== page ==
Restorative Circles Lesson 7: Maintaining Our Community
Purpose and Objectives
This circle will help to maintain positive changes made through restorative dialogue and other activities that have a positive effect on classroom climate.
Preparation and Materials
If they are to remain healthy, every relationship, group and community needs ways to revisit, renegotiate, and maintain agreements. Your class is no exception. This circle is an opportunity to check in about how we are doing with the agreements we have made, and to see if they need revising.
“Let’s say that you are a doctor, and this class is your patient. It shows up at your office for a routine examination. You take its pulse, run a few tests, ask it a few questions. Then you give your diagnosis. When the talking piece comes to you, share your diagnosis and recommendations.”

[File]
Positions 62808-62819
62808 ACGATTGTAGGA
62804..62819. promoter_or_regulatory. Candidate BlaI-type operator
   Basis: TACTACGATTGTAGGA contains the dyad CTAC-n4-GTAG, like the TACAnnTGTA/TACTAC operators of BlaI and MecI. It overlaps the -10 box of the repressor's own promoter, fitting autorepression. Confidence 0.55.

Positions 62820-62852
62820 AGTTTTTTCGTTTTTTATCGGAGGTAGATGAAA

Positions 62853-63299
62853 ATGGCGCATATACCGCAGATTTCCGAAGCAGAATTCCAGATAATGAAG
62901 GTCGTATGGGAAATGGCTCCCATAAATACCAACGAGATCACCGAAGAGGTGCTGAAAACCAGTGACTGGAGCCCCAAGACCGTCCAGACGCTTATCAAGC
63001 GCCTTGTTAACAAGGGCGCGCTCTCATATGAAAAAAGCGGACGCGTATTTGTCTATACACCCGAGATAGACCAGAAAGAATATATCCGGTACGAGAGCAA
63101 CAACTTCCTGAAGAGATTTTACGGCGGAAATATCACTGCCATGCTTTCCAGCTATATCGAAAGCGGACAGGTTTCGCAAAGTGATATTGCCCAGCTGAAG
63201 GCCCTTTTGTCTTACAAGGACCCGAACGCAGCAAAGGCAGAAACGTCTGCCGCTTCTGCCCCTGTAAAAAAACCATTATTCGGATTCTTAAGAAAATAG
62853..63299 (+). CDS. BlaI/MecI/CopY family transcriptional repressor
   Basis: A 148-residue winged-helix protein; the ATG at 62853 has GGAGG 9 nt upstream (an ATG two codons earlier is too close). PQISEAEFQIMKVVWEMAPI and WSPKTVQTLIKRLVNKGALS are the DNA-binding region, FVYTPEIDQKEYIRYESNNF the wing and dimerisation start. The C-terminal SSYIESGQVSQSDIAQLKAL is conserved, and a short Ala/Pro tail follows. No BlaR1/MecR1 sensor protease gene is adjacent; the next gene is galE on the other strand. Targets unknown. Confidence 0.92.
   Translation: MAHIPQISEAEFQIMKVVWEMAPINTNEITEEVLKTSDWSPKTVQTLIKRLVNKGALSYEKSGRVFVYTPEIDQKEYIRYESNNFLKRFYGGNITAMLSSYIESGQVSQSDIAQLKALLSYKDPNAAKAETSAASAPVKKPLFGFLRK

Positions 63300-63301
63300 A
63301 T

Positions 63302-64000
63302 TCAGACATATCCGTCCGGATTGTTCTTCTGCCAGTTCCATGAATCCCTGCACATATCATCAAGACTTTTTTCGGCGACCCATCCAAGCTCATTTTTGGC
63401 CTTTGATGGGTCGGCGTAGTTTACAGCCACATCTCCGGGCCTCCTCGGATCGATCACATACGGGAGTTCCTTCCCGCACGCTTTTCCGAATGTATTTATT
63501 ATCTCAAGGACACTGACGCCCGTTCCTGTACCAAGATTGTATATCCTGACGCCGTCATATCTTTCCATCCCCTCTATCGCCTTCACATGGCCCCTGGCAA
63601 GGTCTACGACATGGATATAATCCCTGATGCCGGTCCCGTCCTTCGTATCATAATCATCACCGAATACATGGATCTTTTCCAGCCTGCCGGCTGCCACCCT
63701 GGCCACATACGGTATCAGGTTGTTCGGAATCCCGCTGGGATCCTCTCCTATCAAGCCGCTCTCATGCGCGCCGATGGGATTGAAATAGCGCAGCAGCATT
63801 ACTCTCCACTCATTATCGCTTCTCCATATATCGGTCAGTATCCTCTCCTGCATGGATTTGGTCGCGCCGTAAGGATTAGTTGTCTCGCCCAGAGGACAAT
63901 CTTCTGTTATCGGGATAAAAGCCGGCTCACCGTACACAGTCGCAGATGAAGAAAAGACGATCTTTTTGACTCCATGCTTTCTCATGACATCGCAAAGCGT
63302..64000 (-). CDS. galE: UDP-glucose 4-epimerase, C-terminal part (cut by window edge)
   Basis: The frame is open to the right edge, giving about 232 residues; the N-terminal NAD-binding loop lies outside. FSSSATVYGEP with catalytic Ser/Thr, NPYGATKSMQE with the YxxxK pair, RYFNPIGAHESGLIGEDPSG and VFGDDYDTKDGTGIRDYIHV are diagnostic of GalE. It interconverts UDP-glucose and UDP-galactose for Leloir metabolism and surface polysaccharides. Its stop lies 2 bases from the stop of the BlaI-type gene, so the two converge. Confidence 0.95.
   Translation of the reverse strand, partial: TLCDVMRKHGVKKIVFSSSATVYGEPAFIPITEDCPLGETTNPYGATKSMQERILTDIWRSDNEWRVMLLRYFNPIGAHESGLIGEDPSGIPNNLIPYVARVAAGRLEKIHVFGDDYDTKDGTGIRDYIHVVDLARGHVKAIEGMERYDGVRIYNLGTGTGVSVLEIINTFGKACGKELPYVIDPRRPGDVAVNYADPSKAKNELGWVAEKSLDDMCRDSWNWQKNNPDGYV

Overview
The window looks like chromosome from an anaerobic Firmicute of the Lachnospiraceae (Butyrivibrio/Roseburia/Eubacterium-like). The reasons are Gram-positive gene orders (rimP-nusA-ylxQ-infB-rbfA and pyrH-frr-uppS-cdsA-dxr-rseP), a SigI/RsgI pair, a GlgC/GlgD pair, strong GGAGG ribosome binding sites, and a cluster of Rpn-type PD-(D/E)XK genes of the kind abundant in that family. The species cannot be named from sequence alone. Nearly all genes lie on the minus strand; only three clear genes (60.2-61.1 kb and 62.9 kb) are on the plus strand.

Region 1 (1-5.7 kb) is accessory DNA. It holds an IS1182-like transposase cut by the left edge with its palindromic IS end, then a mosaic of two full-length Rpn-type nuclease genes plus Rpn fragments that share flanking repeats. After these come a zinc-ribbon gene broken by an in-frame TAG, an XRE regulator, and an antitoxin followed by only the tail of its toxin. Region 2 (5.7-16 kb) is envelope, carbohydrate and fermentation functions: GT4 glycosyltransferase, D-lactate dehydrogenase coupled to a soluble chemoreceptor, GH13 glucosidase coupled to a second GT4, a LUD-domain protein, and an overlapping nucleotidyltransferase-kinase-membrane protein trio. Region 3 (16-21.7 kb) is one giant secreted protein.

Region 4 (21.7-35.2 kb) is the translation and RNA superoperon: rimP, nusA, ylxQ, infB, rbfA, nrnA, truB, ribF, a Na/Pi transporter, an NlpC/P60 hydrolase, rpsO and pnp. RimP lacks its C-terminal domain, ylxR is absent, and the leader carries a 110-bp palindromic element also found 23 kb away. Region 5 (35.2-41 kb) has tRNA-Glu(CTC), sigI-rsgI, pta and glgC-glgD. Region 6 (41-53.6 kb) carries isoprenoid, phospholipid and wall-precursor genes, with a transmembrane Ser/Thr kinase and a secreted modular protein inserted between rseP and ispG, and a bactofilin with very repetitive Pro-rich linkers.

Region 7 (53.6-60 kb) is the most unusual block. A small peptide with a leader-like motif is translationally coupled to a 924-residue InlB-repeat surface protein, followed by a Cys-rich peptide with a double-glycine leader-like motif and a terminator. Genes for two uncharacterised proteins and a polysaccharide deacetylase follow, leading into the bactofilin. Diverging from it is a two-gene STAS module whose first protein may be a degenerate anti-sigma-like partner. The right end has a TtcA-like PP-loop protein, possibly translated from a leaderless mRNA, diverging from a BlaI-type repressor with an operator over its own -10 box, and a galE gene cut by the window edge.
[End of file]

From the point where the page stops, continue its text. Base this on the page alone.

Ask for two or three students to volunteer to be witnesses during the circle. Explain: “As a witness your job will be to watch how the circle functions. You may interrupt at any time to share an observation about the circle. However, you job is not to respond to the questions we use during the circle discussion.”
Clarify as needed. It is helpful to agree upon a signal that the witness will use if they wish to interrupt the circle to make a witness comment (e.g. raise hand, ring a bell, etc.)
Use Basic Circle or Spiral Circle. Use these prompts (modify them as needed for your class):
If it becomes apparent that there are agreements that need to be discussed and modified, or if students want to make new agreements, remind students of the meta-agreements. Then use the “Fists to Five” method to support students’ exploration of agreements (refer to Lesson Plan 2).
Ask students who were assigned to the role of witness to briefly make any “witness comments” about the circle. Restrict responses to what they share to “Thank you.”
Close the Circle
Using the talking piece, ask students to share about their experience of today’s circle.